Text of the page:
Medical Practices Struggle to Collect Payments Due to New Payer Tactics

March 15, 2014
P.J. Cloud-Moulds

Insurance companies are being sneaky about keeping your money. Here are some of those secrets they'd rather you not know, and what you can do about it.

Over the past month or so, we've seen so many side effects from insurance companies both opting in to provide insurance through the health insurance exchanges and opting out.  Those that opted in are losing a lot of money right now due to the low number of enrollees.  Those that opted out are also losing a lot of money because they lost several of their clients when they dropped them from enrollment. 

Here's how those side effects are trickling down to medical practices:

1. Insurance companies that typically paid you within 15 days to 20 days are now holding onto that money and making more money in interest on it, leaving your cash flow suffering.  I'm also finding that they you are not paying until you call asking where that money is.

2. Insurance companies are dropping claims stating, “We never received those dates” when the two dates before and the two dates after, all within the same batch, have been paid.  This is resulting in your billing department having to follow up on all claims older than 30 days.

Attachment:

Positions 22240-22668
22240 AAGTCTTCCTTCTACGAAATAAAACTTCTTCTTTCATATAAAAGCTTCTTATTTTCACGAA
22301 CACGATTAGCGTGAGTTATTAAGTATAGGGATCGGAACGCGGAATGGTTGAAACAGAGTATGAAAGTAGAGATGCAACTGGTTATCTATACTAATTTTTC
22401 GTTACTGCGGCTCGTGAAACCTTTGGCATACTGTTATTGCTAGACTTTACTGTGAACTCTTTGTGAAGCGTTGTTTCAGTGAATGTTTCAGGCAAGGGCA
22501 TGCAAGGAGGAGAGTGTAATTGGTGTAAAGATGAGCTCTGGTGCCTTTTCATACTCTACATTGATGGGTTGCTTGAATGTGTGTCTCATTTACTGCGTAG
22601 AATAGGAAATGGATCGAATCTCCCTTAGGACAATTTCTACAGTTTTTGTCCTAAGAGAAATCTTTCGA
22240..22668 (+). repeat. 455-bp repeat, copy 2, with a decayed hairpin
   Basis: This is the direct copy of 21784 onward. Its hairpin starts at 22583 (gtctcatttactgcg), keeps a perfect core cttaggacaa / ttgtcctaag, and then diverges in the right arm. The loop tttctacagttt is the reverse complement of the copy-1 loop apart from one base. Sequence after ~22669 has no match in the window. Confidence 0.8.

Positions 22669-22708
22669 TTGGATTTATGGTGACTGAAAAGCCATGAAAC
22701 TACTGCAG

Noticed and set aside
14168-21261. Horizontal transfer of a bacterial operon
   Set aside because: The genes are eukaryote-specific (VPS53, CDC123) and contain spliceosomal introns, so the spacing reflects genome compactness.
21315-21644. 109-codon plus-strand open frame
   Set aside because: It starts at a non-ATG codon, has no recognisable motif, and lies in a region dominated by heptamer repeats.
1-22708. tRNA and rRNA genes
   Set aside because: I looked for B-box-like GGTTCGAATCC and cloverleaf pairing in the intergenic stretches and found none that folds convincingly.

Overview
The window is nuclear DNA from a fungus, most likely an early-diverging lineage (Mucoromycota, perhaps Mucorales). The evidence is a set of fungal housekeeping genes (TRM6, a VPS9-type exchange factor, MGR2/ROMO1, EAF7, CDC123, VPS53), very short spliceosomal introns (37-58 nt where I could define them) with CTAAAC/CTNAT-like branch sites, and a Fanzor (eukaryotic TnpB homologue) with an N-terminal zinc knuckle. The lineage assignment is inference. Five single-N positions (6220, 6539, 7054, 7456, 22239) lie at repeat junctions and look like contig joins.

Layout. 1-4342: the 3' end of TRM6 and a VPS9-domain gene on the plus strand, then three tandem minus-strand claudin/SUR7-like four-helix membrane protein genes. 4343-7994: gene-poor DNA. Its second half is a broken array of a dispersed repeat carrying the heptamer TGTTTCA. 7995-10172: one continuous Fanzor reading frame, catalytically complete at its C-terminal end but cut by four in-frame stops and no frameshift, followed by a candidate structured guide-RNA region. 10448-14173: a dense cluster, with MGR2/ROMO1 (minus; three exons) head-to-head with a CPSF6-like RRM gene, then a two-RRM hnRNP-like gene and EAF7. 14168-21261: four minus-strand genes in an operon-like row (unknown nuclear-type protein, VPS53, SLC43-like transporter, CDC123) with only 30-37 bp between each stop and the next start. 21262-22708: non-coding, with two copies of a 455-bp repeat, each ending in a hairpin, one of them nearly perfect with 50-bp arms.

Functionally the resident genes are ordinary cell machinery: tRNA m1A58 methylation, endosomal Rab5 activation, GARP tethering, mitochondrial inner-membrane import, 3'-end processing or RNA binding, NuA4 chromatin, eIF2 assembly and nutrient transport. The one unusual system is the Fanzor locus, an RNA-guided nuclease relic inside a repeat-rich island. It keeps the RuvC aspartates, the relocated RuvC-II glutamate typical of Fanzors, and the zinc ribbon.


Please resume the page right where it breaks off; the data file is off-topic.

3. Insurance companies are creating narrow networks and patients are having difficulty finding in-network providers.  This means that many of your patients may have to pay out of network rates.  They not only have high deductibles, they also have high premiums.

4. Insurance companies are hiring outsourced auditors to review every single claim they have paid you.  If they find one error, they're coming after that money.  I once had to write a refund check for 4 cents.  Yes, 4 cents.  This can be devastating to your bank account.

Essentially, these changes mean that your practice will be more and more strapped for basic cash flow.  Payroll, expenses, administrative time chasing this money down, are all a drain to your business.   Your businesses accounts receivable should be considered an asset until it starts costing your more to obtain that money than you are paid for that claim. 

Here are some tips you can implement right now to help you get through this new “norm.”

1. Be sure your billing staff is calling on claims older than 30 days to 45 days if you are typically paid sooner.

2. Your billing department should have access to your clearinghouse website and be able to prove that all claims were sent on time..

3. Start keeping a list of alpha-prefixes or some type of identifier that shows it's a newer plan and you are perhaps not in network. When calling and verifying, do not assume you are in network.  Ask the rep: “Are we in network with this plan?” and if you are not, ask for out of network benefits.  I'm also seeing that many specialties are not a plan benefit, so even if you are in network, your specialty may not be covered.  In this case, you will need to turn the patient into a cash paying patient. 

Keep your eye on your accounts receivable and your bank account.  It is imperative that you own this area of your business in this volatile insurance fiasco.